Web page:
"Pay attention to the world." -- Susan Sontag
Six Days to Christmas: Angels and Nutcrackers and Wintry Blues

Six Days to Christmas: Angels and Nutcrackers and Wintry Blues

From “A Country Christmas” by Louisa May Alcott in A Vintage Christmas: A Collection of Classic Stories and Poems:

“It was very lovely on the hill, for far as the eye could reach lay the wintry landscape sparkling with the brief beauty of sunshine on virgin snow. Pines sighed overhead, hardy birds flitted to and fro, and in all the trodden spots rose the little spires of evergreen ready for its Christmas duty. Deeper in the wood sounded the measured ring of axes, the crash of falling trees, while the red shirts of the men added color to the scene, and a fresh wind brought the aromatic breath of newly cloven hemlock and pine.”

From “The Second of the Three Spirits” in A Christmas Carol and Other Writings by Charles Dickens:

“It was a strange figure — like a child: yet not so like a child as like an old man, viewed through some supernatural medium, which gave him the appearance of having receded from the view, and being diminished to a child’s proportions. Its hair, which hung about its neck and down its back, was white as if with age; and yet the face had not a wrinkle in it, and the tenderest bloom was on the skin. The arms were very long and muscular; the hands the same, as if its hold were of uncommon strength. Its legs and feet, most delicately formed, were, like those upper members, bare….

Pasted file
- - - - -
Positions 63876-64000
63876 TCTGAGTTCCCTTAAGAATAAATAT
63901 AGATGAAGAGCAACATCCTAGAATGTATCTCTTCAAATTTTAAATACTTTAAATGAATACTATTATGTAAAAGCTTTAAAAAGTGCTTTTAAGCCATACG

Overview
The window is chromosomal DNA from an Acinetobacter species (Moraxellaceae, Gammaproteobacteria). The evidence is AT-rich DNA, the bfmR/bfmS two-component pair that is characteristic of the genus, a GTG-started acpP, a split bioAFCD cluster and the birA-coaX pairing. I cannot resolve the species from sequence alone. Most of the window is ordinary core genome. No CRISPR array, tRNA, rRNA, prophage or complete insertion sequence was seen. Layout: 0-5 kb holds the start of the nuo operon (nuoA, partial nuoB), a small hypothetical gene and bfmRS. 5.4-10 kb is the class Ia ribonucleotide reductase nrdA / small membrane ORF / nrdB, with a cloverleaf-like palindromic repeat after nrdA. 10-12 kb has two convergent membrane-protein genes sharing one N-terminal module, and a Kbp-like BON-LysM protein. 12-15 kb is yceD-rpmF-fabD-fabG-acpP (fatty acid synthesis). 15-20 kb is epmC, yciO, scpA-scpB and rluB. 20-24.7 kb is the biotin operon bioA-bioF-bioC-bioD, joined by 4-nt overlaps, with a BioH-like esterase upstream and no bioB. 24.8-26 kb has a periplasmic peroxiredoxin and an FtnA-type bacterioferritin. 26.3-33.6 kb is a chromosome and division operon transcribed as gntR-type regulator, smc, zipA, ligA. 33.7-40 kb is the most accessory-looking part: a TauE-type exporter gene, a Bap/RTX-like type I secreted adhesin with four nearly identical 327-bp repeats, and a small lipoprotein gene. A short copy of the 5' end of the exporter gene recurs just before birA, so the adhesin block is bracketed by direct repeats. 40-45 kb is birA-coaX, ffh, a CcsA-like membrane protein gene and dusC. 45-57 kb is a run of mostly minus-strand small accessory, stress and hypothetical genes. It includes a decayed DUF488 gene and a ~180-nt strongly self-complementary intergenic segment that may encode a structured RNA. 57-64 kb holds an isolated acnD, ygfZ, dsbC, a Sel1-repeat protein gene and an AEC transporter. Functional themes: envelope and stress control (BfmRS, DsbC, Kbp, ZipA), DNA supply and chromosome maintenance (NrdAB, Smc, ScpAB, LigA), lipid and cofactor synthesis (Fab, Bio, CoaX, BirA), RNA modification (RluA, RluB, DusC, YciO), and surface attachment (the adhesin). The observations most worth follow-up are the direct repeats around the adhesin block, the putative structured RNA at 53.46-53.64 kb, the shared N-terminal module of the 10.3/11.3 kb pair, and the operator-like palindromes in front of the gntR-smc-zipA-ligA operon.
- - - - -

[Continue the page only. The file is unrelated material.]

“It wore a tunic of the purest white; and round its waist was bound a lustrous belt, the sheen of which was beautiful. It held a branch of fresh green holly in its hand; and, in singular contradiction of that wintry emblem, had its dress trimmed with summer flowers. But the strangest thing about it was, that from the crown of its head there sprung a bright clear jet of light, by which all this was visible….”

From “The Preparation” in The Victorian Christmas Book by Antony Miall:

“In medieval times the following significance was given to colour: White was emblematical of light, purity, virginity, faith, joy, and life. Carmine red, of Christ’s passion and death, of royalty, of the Holy Spirit, and of fire. Blue of truth, constancy, piety. Dark red, of anger, war, and bloodshed. Gold and bright yellow, of the sun, of brightness, marriage, and fruitfulness. Dingy yellow, of deceit and jealousy. Green, of hope, of spring, prosperity, victory, immortality. Violet, of love, truth, humility, passion, and suffering. Black, of death, mourning, humiliation; also of the earth….

“Blue with gold stars, of heaven….”

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